guest
guest
6 years ago

I was introduced to Fatima al-Fihri at this exhibition:

http://www.1001inventions.com/

at the Science Museum in London–it was fascinating, enlightening, and beautifully put together. Not only was the exhibition itself excellent, it was profoundly moving to see Muslim children, particularly Muslim girls, being inspired by their scientific and technological heritage.

Shaenon
6 years ago

Fun facts about that Lego ad: it was the work of a creative director named Judy Lotas, who had two young daughters and wanted the campaign to stress that Legos were for everyone. The children in the ads were asked to play with Legos and were then photographed, in their street clothes, holding whatever they had built. The little girl in this ad is now a doctor.

Sorry, I mean none of that happened because women just make babies and eat dirt all day.

bvh
bvh
6 years ago

Its says something that at first sight I read ” Large Headroom Collards”. A second look was slightly better: “Large Hadron Colander”. Clearly it’s time for me to go to bed.

BTW: It would be awful if these people were made aware of Ms. “Bloomfields” misogynist activity in their area:

http://www.nwowomenscentre.org/

Awful.

Shaenon
6 years ago

Supposedly women outperform men at language skills. Ergo we shouldn’t bother to teach boys to read because they’ll never be as good at it as girls, and boys should be discouraged from careers and hobbies that require literacy. Books by men should be treated as cute little novelties. Anyone who challenges this should be told, “If men are as smart as women, how come there aren’t any male writers?” over and over no matter how many examples of male writers they come up with.

Wetherby
Wetherby
6 years ago

A friend of mine works at CERN (and in a proper science-related job) and she’s had a baby.

I’d like to think that this would make JB’s head explode, but I fear that’s far too optimistic.

guy
guy
6 years ago

Another notable entry for women in STEM fields: Rear Admiral Grace Hopper, inventor of the compiler and major contributor to FORTRAN, the first higher-level programming language.

guy
guy
6 years ago

Er, correction, she was involved with COBOL, one of FORTRAN’s contemporaries. Though since most higher-level programming languages make use of compilers, she does get credit for FORTRAN too, because it wouldn’t be a thing if it weren’t for compilers.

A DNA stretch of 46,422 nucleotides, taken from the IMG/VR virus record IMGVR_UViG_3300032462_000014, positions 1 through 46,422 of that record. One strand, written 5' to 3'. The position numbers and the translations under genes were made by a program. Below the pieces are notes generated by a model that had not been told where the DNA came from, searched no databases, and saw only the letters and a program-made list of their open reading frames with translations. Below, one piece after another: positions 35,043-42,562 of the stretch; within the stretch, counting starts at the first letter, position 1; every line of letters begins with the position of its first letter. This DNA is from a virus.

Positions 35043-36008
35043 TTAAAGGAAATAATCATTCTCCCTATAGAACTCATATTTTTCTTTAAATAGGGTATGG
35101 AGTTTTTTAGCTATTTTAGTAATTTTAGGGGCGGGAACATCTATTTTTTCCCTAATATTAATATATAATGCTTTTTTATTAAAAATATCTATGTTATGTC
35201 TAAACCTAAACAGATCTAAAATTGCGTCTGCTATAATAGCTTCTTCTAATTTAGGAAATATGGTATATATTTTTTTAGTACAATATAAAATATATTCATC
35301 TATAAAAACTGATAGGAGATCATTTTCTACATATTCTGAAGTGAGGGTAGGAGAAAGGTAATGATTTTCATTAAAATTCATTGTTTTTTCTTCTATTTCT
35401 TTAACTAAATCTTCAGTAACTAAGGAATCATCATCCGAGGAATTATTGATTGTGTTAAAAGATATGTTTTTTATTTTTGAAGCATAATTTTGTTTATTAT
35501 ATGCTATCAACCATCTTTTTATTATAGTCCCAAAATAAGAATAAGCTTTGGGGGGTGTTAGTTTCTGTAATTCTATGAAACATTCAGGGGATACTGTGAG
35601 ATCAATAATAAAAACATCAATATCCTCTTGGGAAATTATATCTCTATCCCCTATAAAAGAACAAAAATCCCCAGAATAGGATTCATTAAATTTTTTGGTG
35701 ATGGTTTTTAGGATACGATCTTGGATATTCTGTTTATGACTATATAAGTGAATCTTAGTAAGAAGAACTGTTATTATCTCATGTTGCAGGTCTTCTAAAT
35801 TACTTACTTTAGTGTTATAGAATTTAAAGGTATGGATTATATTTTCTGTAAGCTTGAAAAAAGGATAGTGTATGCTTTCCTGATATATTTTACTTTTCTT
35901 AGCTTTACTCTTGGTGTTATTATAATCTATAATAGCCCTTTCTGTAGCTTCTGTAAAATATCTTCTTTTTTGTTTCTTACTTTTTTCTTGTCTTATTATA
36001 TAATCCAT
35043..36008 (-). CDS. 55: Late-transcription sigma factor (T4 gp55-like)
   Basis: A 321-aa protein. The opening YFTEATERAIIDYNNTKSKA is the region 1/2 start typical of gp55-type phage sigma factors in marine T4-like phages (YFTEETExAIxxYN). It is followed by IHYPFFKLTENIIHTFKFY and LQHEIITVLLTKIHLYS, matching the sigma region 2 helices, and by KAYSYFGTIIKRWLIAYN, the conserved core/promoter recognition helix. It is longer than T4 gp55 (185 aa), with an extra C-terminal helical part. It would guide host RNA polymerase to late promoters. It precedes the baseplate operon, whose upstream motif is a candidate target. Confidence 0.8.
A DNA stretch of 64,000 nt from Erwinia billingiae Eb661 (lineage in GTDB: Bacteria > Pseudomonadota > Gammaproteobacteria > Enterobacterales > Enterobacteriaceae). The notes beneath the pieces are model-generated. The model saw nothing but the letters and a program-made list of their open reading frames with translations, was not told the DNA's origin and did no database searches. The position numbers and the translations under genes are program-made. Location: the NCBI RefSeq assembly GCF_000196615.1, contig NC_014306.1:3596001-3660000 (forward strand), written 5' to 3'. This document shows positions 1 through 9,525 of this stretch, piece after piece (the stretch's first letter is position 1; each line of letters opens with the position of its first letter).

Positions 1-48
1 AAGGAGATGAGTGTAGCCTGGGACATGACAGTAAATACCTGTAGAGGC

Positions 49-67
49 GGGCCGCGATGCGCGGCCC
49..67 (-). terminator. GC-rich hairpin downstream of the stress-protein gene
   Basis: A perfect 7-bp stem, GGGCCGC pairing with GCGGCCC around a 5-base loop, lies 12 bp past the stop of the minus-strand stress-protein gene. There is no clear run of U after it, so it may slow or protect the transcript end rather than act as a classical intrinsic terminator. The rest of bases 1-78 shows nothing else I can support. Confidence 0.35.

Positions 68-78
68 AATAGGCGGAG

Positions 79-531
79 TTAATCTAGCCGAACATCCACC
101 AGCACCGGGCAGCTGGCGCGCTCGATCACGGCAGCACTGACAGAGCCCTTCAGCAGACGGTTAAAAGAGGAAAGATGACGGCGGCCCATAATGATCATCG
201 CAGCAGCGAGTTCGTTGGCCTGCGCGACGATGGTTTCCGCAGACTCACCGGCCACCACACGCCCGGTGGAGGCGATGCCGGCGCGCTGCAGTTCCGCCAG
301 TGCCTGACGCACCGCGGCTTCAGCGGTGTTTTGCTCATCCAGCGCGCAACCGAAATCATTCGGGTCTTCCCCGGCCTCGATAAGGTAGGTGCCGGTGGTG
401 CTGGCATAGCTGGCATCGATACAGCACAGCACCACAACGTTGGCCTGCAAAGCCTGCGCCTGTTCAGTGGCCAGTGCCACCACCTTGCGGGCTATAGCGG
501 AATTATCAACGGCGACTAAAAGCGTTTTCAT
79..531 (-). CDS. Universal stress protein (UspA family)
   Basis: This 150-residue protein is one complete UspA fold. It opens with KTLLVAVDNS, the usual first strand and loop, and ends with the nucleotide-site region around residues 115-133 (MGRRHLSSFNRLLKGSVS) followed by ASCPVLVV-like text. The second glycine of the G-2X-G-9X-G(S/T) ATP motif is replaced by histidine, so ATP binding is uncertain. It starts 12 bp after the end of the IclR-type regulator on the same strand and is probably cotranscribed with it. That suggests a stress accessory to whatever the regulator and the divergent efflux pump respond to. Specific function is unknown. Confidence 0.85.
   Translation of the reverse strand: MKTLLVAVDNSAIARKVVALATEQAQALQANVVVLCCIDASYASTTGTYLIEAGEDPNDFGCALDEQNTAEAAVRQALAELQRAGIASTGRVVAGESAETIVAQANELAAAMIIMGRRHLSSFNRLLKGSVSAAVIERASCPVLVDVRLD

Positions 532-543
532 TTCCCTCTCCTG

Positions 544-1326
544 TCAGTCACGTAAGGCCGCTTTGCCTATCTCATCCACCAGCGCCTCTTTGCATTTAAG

EJ (The Other One)
EJ (The Other One)
6 years ago

In order to spite Bloomfield, let me tell you a tale about a great female scientist.

Today’s story is about Maria Kirch, nee Winkelmann (1670 – 1720), one of the important early astronomers, back when the field was differentiating itself from astrology.

Winkelmann’s father was a priest of the Lutheran faith who raised her to believe that women were the equals of men in intellectual pursuits, and taught her as much mathematics as he knew. Since women were not permitted to attend Prussian universities, Winkelmann became an observatory assistant in exchange for lessons, working first for Christoph Arnold and later for Gottfried Kirch, whom she married.

The Kirch household must have been an interesting one: some visitors complained that Maria was too visible in the observatory and took too equal a role with her husband. There was also suspicion that a number of Gottfried’s papers were actually hers which he had submitted because she was not literate in Latin, the language of German academia at the time. Most interestingly, they solved the perennial work/family balance issue by training all four of their children as astronomers, who worked as their assistants.

Maria Kirch didn’t just work with her husband, however. She published her own papers on the side in German, concentrating mostly on observations of the sun; but also publishing on whatever happened to take her interest. On 21 April 1702, she spotted the comet now called C1702/H1 and rushed to publish her discovery.

What followed was a national prestige battle. On April 20, two Italian astronomers had observed it; on April 24 a Frenchman, de La Hire, had made the observation too. Each of the three nations claimed it for their own discovery, and Kirch became a Prussian sensation, winning its highest medal for science. Around this time she became a friend and correspondant of Leibnitz and, unusually, of the science-obsessed Peter the Great.